I am connecting a network drive to a computer using the map network drive option. If I give it the IP address (192.168.1.x) it will connect fine, but if I give it the .local address (name.local), it ends up saying that it cannot access the device. I would like to use the .local address so that in the case that the ip address gets changed (e.g. to, the computer will still know where to connect.

  • could possibly be a Master Browser issue. Do you have one always-on machine correctly set to be master browser, or do you just let them all auto-negotiate using random elections?
    – Tetsujin
    Aug 5, 2017 at 11:21

2 Answers 2


This sounds like a DNS issue. Do you have a server in place that runs DNS? If not, NetBIOS should find it by just pinging the name instead of typing ".local" after it. If you do have a server, check the DNS server settings to see if it "knows" about the device.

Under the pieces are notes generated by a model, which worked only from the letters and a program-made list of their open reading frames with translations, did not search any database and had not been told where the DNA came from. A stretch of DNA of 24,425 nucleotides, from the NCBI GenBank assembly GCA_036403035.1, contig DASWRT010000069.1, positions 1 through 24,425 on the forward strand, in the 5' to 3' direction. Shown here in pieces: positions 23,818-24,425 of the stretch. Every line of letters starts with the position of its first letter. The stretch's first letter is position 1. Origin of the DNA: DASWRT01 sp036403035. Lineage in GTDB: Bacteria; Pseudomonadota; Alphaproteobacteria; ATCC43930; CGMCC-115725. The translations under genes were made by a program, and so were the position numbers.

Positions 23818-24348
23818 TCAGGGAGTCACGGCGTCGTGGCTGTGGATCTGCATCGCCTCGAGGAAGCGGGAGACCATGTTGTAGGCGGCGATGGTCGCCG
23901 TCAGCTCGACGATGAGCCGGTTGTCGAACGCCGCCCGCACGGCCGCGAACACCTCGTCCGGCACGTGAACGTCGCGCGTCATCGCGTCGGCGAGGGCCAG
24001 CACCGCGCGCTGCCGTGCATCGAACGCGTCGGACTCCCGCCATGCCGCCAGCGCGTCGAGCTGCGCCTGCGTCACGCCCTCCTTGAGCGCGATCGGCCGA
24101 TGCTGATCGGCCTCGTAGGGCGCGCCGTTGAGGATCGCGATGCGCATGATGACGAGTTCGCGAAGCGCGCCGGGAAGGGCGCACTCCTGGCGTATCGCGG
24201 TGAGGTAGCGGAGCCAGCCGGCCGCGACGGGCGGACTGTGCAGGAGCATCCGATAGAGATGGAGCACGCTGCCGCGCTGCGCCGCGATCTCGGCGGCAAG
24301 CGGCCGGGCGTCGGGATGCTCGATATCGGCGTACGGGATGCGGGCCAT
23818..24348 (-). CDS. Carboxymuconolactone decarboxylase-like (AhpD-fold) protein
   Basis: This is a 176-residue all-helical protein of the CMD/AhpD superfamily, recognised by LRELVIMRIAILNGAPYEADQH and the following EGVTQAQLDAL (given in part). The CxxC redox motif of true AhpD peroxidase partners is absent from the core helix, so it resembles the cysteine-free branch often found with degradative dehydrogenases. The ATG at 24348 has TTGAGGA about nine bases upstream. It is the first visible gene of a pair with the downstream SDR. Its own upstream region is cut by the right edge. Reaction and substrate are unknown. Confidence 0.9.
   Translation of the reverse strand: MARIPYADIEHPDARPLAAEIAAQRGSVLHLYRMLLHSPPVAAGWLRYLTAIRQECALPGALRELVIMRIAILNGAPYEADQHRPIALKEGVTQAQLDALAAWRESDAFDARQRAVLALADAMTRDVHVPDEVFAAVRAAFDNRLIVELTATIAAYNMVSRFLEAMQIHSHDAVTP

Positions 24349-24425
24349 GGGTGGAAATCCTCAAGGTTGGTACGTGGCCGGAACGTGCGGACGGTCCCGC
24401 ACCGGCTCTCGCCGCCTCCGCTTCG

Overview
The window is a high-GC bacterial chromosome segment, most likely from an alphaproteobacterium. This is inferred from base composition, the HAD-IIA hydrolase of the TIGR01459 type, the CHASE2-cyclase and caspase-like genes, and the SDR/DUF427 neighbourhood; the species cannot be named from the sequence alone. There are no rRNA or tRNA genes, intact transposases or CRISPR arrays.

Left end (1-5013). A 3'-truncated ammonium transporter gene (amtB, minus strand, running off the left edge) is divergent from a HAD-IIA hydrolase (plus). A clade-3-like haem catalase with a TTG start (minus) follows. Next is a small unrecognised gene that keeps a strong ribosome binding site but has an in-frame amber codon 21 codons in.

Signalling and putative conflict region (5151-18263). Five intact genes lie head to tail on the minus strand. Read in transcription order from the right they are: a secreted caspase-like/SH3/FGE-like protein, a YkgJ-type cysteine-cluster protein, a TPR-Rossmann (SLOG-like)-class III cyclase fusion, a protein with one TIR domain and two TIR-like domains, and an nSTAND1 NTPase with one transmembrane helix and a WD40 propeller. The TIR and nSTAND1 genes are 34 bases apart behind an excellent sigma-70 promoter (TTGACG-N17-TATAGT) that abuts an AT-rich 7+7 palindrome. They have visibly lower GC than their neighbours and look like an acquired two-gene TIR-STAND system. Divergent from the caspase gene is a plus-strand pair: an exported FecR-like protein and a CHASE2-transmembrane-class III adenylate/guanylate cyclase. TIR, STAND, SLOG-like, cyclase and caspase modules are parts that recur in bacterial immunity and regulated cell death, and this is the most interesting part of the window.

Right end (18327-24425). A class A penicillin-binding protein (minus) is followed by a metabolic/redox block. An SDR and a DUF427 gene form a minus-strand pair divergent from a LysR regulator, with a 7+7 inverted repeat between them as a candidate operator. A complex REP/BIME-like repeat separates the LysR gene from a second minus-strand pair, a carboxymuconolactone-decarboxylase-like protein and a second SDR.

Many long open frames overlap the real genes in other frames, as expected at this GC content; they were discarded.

Sounds like you don't have DNS set up to be able to handle this. Often, if you're using DHCP to hand out addresses, the consumer-grade router will store a DNS-to-DHCP mapping. So if the router is set up to serve the ".local" DNS domain via DHCP, and I am machine1 and I get from the router, the router will store an entry saying

machine1.local = 

in its DHCP table, which is often shared by the build-in DNS server. If you're not using DHCP, the router has no idea what your hostname or DNS domain name are.

Alternatively, you could populate the hosts file on the devices (on Windows it's usually C:\Windows\System32\Drivers\etc\hosts and on UNIX flavors it's /etc/hosts).

  • I do not think it has anything to do with DNS to be honest. On the same computer, I used putty to access the server command line over ssh, and entering the .local address worked fine. Plus, on a win 10 computer I have, entering the .local address works on both. Aug 3, 2017 at 0:35

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